GUCA Members Unite for Old Town Village Project in Conyers

Thu November 23, 2006 - Southeast Edition
Kate Zanoni



The Georgia Utility Contractors Association Inc. (GUCA) teamed up with Habitat for Humanity to build the Old Town Village, a community of 32 homes on 11 acres off Lakeview Drive in Conyers, Ga.

This marks the first time GUCA has undertaken a Habitat for Humanity project.

Once complete, the Old Town Village will be the largest Habitat for Humanity project in the state of Georgia.

Habitat for Humanity largely relies on volunteers to donate materials and labor to complete housing projects. The non-profit organization usually spends approximately $40,000 to complete each house.

In addition to partnering with GUCA, Habitat for Humanity also has teamed up with local churches — including St. Pius X Catholic Church, Epiphany Lutheran Church and Trinity Baptist Church — to gain sponsorship and grants for the subdivision project.

Bill Schroeder, a GUCA member of Protective Liner Systems Inc. and a volunteer of the Habitat Interfaith Consortium-Rockdale County — part of the International Habitat for Humanity program — brought the Old Town Village project before the GUCA Community Service Committee.

“The committee felt that it was an excellent program and then began working on [it],” said GUCA Spokesman Scott Brumbelow.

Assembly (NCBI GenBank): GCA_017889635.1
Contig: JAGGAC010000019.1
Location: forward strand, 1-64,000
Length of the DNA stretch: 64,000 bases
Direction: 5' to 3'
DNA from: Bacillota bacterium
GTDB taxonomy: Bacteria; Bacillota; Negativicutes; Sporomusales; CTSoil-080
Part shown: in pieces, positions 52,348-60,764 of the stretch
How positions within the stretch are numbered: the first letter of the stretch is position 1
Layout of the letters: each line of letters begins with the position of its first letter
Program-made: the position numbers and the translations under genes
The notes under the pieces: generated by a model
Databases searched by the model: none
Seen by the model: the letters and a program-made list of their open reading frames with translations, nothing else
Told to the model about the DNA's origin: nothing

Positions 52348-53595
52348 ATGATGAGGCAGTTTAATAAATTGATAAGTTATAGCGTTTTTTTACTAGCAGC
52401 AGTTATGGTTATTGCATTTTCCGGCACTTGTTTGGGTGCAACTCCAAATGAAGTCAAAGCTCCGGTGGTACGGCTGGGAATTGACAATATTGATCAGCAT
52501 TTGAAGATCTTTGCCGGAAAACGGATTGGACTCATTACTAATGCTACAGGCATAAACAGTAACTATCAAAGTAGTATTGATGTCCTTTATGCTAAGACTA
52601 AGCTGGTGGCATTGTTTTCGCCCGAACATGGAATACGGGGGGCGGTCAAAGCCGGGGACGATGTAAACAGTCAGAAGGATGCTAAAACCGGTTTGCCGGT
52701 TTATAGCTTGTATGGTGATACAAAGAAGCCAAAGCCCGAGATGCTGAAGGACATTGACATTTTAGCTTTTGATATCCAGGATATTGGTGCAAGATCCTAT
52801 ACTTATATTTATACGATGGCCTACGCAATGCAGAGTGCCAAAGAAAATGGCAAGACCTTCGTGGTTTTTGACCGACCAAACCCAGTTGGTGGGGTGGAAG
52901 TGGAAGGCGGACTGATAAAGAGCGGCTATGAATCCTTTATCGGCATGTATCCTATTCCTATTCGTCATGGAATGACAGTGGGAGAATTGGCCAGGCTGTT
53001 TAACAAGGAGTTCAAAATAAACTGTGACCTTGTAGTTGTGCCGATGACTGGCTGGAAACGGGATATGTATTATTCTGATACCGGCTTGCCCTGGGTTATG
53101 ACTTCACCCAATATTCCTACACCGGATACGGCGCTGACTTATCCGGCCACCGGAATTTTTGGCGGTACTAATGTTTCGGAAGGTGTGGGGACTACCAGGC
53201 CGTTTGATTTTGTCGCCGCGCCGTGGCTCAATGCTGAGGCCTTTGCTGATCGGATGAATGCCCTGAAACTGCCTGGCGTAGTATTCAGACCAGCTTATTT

As a result, Schroeder was appointed GUCA’s coordinator of the Old Town Village Project.

GUCA members have already donated materials to the cause and will be performing all of the underground infrastructure work. They began clearing the undeveloped site in October. Completion of water and sewer installations is expected by the end of November. Once all the utilities have been installed, housing construction will begin in early 2007.

The following GUCA member companies have donated time, labor and materials to the Old Town Village project:

• Advanced Clearing Concepts LLC — grubbing and grinding;

• Cherokee Petroleum Co. — 500 gal. of diesel fuel;

• EFS Inc. — installation of silt fence and tree save fence;

• Foley Products Inc. — concrete pipe at cost;

• Home Depot Waterworks — ductile iron pipe and all fittings;

• Paul Jones & Co. Inc. — air and mandrill testing, tv inspection;

• Premier Utilities & Services Inc. — miscellaneous sewer parts;

• Richard Harp Excavation Inc. — installation of storm and sewer pipes;

• Rockdale Pipeline Inc. — installation of potable water lines;

• Southeast Culvert — HDPE piping at resin cost;

• Southeast Clearing Systems LLC — clearing of right of way boundaries;

• John D. Stevens Inc. — installation of storm pipes;

• Jason Stanton — tree cutting and removal;

• Strack Inc. — concrete pipe, hauling of stone;

• Triton Industries LLC — grading of site;

• United Rental Trench Safety — silt fence, tree save fence, geo-textile; and

• Vulcan Materials Co. — crushed stone for construction exit.

“Habitat for Humanity-Rockdale County has had a long history of helping those in need and this is a monumental event that will change lives forever,” Schroeder said.

Habitat for Humanity plans to construct approximately five houses per year, rendering a tentative 2012 completion date for all 32 homes. CEG